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Discussion Starter #1 (Edited)
I know that K&N sells a CG approved Flame arrestor but is that filter actually any different than the standard one? There are no visible differences and they seem to be the same element so my I question is whether all the elements are constructed the same and will work in a closed engine compartment?
 

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I wondered the same thing when I purchased my K&N velocity stack/flame arrestor units. They list the same element as a replacement for both the marine applications and automotive usage however the lid on my units have the USCG approval stamped on the edge, nothing I could find on the elements. I paid the few dollars extra for the peace of mind should I ever be placed under a microscope by some over zealous and under informed LEO.

I believe the flame arrestor law only applies to enclosed engines, and those below the level on the gunnels but I could be wrong.
 

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I know that K&N sells a CG approved spark arrestor but is that filter actually any different than the standard one? There are no visible differences and they seem to be the same element so my I question is whether all the elements are constructed the same and will work in a closed engine compartment?
When was the last time you saw a SPARK come out of your carb? ITS A FLAME ARRESTOR

As far as I can tell, there is no difference. However, its all in the labeling with some USCG approved stuff. Some starters are a perfect example.
But if it isn't labeled as USCG, then you could have a problem with your insurance company in the event you need them.

Yes, the K&N is suitable for closed engine compartments. There is no requirement for USCG approval with open engines.



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Discussion Starter #4 (Edited)
When was the last time you saw a SPARK come out of your carb? ITS A FLAME ARRESTOR

As far as I can tell, there is no difference. However, its all in the labeling with some USCG approved stuff. Some starters are a perfect example.
But if it isn't labeled as USCG, then you could have a problem with your insurance company in the event you need them.

Yes, the K&N is suitable for closed engine compartments. There is no requirement for USCG approval with open engines.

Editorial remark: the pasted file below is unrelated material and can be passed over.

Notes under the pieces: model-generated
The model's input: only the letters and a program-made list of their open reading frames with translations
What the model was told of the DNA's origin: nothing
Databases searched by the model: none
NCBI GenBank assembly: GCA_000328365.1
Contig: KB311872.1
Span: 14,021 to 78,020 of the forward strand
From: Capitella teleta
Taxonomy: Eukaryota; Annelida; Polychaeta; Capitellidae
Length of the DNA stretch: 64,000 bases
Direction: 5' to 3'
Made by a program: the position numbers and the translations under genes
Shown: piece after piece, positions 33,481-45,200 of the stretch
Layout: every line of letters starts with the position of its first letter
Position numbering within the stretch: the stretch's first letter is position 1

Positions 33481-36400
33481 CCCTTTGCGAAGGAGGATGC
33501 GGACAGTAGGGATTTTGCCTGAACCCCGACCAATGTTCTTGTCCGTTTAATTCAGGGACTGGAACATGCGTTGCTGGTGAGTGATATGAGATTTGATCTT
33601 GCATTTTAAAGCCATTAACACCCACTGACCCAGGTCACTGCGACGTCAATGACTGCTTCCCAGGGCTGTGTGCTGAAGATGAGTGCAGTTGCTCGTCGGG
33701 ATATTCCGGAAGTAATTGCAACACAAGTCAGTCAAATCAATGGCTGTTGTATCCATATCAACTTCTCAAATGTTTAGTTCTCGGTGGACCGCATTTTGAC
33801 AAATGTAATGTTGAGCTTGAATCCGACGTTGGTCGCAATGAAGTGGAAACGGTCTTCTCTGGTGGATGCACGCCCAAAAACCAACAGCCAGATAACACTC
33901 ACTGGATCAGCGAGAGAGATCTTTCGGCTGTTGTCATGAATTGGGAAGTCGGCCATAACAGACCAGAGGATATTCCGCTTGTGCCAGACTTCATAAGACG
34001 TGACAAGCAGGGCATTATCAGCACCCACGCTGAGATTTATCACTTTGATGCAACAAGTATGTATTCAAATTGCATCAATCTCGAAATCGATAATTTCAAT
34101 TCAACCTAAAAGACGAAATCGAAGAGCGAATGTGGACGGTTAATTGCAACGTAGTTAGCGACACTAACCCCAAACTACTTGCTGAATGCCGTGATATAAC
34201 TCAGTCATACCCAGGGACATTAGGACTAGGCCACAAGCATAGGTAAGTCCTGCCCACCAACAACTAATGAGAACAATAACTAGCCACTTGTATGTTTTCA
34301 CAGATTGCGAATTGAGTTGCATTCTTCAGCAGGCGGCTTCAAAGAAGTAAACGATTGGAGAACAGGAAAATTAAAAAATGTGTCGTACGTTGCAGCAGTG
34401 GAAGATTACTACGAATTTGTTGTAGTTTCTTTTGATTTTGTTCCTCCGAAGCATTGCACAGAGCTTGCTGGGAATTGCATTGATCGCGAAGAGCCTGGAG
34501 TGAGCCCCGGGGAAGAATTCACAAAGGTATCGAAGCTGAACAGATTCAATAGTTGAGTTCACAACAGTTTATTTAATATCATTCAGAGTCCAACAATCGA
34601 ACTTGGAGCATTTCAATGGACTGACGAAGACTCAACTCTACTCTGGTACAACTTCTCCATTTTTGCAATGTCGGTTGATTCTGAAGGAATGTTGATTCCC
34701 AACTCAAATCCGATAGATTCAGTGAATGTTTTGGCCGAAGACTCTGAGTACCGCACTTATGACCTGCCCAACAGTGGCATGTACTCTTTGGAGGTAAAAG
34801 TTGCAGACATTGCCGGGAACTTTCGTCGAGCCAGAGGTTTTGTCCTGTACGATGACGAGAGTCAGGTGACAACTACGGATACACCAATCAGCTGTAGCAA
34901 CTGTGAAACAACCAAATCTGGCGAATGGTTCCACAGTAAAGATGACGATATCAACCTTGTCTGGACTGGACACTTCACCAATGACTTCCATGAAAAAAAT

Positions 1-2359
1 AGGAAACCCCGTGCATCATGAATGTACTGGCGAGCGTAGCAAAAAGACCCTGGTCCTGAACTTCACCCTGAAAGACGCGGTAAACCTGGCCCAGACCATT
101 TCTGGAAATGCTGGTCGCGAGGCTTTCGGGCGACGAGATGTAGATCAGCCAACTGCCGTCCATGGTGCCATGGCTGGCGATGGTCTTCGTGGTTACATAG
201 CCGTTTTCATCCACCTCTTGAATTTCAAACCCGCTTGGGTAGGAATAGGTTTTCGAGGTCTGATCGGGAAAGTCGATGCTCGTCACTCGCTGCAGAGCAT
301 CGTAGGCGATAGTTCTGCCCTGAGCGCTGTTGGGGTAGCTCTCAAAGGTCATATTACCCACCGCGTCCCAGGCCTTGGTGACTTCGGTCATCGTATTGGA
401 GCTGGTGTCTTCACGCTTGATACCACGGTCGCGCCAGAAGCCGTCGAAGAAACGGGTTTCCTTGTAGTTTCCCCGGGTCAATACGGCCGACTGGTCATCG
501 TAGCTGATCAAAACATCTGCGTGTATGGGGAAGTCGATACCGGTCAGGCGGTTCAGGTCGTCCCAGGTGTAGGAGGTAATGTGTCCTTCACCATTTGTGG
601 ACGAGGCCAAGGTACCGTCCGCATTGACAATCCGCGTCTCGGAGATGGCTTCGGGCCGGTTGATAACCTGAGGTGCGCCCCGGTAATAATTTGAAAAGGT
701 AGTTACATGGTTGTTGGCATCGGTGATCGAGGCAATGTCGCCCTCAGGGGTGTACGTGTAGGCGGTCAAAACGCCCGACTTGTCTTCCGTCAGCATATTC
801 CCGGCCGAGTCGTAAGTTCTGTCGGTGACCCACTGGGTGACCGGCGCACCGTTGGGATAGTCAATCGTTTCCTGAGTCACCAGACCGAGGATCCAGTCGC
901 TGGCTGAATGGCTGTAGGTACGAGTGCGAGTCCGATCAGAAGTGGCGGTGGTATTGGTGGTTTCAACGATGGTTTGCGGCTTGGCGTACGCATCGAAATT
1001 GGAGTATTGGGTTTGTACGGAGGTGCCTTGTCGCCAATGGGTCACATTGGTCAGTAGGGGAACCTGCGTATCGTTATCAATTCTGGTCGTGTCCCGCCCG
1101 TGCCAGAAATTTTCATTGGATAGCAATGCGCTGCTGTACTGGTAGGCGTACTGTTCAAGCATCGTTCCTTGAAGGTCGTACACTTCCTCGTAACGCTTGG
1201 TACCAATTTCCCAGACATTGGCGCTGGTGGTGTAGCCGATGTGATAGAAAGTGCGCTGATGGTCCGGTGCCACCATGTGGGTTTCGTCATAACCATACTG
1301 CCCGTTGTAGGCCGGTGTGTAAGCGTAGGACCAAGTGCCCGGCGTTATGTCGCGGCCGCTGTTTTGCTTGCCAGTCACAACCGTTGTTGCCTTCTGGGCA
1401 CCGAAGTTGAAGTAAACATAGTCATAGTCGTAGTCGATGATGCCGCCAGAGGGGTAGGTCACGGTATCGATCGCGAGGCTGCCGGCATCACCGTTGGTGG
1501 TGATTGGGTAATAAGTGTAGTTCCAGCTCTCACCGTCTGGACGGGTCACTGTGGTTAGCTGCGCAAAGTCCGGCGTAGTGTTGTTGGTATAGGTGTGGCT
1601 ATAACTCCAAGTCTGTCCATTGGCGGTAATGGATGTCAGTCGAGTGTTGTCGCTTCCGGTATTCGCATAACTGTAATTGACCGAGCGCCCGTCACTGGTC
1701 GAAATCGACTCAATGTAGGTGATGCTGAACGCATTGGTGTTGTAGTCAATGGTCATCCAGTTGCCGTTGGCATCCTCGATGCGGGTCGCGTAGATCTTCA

LOL!! Yea, it's an old habit. I was typing faster than I was thinking but you know what I meant!! I still say "Jetski" instead of PWC too if I don't catch myself first but people get the idea.:oops: I fixed it for ya so you would feel better. :D

Thanks, I am am not concerned with insurance, only actual safety.
 

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When was the last time you saw a SPARK come out of your carb? ITS A FLAME ARRESTOR

As far as I can tell, there is no difference. However, its all in the labeling with some USCG approved stuff. Some starters are a perfect example.
But if it isn't labeled as USCG, then you could have a problem with your insurance company in the event you need them.

Yes, the K&N is suitable for closed engine compartments. There is no requirement for USCG approval with open engines.
I thought it didn't make any difference?I had a cop flip me guff over not having a marine MSD but then he tells me a non marine is ok as long as it's mounted higher than the gunnels
 

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I have a set they are stamped with the USCG logo on it , they do seem a little less pliable ( at the rubber area ) that is the only difference I noticed.
 

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Discussion Starter #8
FWIW, I called K&N directly and spoke to one of their tech guys. He told me that there is no real difference between the construction of the automotive filter and the USCG approved filter other than the stamp, which you might need to "prove" it passes if you get inspected. I am not concerned with that as long as it is safe so I will get the one I want. Thanks for the responses.
 

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I have a set they are stamped with the USCG logo on it , they do seem a little less pliable ( at the rubber area ) that is the only difference I noticed.
I bought one that is marked "USCG APPROVED" also. It is stamped in the rubber.
 
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